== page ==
Post-War Company

In the years to follow, the companies revenue fluctuated constantly, matching fluctuating periods of touring overseas. In 1946 the company had reformed itself. It has been said that this was an exciting rebirth of the company. CEMA had evolved into the Arts Council and sponsored their season at Sadler’s Wells, which won back the reputation of Ballet Rambert. However, the Art Council’s support was sporadic and the company suffered under-funding, with Marie and her husband using their own money to make ends meet. They ended up in debt, asking for an advance from the Arts Council and begging for people to donate to the company. The loss in revenue was also party to blame for the dire running of the company – Marie was no businesswoman, and there were times when poor judgement of character left them penniless. It was particularly bad after a return from Australia, when 14 out of the 26 dancers decided to not return to England; other members started to leave once they became bored. The 1950’s were a very difficult time in Ballet Rambert’s history and almost led them to extinction.

After sticking to Mim throughout the war doing awful dates, the company expected a London season, but we found ourselves back at the Mercury. [Marie] had no confidence in her company, no push, never could expand, she was afraid to leave that building which seemed safe, she simply could not take a chance.

Elisabeth Schooling ( Kelly, 2009, p. 146)

Yet unknowingly, the 50’s was also a decade of planting seeds for the later development and modernisation of the company. Norman Morrice joined the school for training in 1952. In 1954 Martha Graham toured in England, which did not receive too much praise at the time but was adored by Marie Rambert and some of the other members of the company. It was a reminder of Marie’s roots of “bare-foot dancing” and over time she realised this was where British dance was heading. In 1958 Norman Morrice was given permission to choreograph, creating Two Brothers which was an early step in the company’s development due to it’s modern, casual costumes and challenging themes of sibling rivalry and urban violence. In 1959 the company performed at Jacobs Pillow, a very famous American dance festival. It was here that Norman Morrice’s choreography was noticed, resulting in a generous grant to fund Morrice to research the transatlantic dance scene. He studied with American pioneers of dance, including the Martha Graham company.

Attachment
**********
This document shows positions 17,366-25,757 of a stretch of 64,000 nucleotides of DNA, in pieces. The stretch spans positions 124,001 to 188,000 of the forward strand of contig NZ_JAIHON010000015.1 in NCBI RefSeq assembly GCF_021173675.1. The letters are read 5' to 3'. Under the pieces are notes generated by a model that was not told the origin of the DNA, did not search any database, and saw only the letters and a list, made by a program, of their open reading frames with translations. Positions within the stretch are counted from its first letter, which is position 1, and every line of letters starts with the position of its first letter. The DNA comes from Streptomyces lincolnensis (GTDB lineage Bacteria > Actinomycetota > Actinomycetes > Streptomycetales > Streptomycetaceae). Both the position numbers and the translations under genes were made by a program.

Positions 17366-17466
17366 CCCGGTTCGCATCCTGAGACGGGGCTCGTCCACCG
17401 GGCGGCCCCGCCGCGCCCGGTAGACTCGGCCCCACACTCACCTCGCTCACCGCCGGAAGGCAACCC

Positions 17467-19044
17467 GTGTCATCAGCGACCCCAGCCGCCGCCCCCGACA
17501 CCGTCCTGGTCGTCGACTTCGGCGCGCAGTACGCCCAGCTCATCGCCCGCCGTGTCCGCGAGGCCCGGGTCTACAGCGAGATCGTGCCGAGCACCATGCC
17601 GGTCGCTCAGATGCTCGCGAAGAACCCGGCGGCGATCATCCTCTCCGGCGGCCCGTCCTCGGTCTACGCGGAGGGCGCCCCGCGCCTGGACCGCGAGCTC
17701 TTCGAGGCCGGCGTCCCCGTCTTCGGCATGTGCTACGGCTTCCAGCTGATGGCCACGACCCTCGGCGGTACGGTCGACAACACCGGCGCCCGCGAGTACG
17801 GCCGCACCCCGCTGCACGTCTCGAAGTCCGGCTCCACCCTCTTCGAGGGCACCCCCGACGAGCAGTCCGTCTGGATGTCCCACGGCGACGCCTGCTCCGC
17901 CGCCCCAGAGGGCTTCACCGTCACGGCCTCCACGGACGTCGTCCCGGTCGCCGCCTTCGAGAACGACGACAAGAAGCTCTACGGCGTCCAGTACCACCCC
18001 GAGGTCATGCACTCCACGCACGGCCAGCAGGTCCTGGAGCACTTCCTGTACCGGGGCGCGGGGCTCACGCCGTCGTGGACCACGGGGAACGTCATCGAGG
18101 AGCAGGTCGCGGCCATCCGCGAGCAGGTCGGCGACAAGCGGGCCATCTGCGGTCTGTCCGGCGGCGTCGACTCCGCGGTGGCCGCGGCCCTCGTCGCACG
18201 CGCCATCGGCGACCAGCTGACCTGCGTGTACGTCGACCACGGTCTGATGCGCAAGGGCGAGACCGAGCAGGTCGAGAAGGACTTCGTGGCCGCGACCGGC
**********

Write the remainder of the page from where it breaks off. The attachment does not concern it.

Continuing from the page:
By 1959 the company’s finances were doing much better, thanks to student grants, and the company continued to run on a strict budget. They now ran an Educational School which was one of the first to incorporate formal education with ballet education for promising children from the age of 10, one of which was Christopher Bruce. Unfortunately this was another failed venture, closing down in 1969 due to their finances never allowing them to complete the refurbishment of the theatre.

Between 1965 – 1966 Ballet Rambert was in The Times newspaper multiple times, with articles titled such as Ballet Rambert Facing Extinction”. A documentary aired on BBC2 named “Ballet Rambert Struggles for Survival”, which showed the difficulties of the extensive touring of large ballet productions for the 33 dancers. Paying 33 dancers wages and funding lavish ballet costumes and set was taking its toll on the company’s finances, once again. It has said to have been Morrice who persuaded Marie Rambert that their difficult finances could be fixed by dropping the corps de ballet and focusing on a solely modern repertory with a smaller troupe of soloists. He was promoted to Associate Artistic Director in June 1966. In July the company closed for 1 month whilst it went through a reorganisation period.


It is almost shocking to consider just how many times Marie Rambert had to struggle for survival and adapt over the course of her lifetime, both personally and professionally. Because of this, understandably, Marie found herself always living in the present, never planning for the future. On the one hand we can describe her as rebellious and forward-thinking, inspired by the likes of Isadora Duncan’s and Martha Graham’s ‘bare-foot’ styles and Ballet Russes exciting collaborative approaches. On the other hand, she has been described as safe, precautious and lacking of any ambition for her company. Some wonder whether the changes of 1966 were truly what she wanted, as it stripped the repertoire, losing classic works by Tudor and Ashton forever. Yet the new artistic policy of the company very clearly connects with Marie’s early influences of dance. Keep an eye out for my next blog post, where I will be linking Marie’s background and the company’s origins to the later developments of the company 1966-2002.


Kelly, B. (2009) ‘Mim’: A Personal Memoir of Marie Rambert. Devon: Dance Books Ltd.

Rambert. (n.d) Timeline. Available at: (Accessed: 16th May 2021).

Special Correspondent. (1965) Ballet Rambert Facing Extinction. The Times. 10th December. A copy can be found here.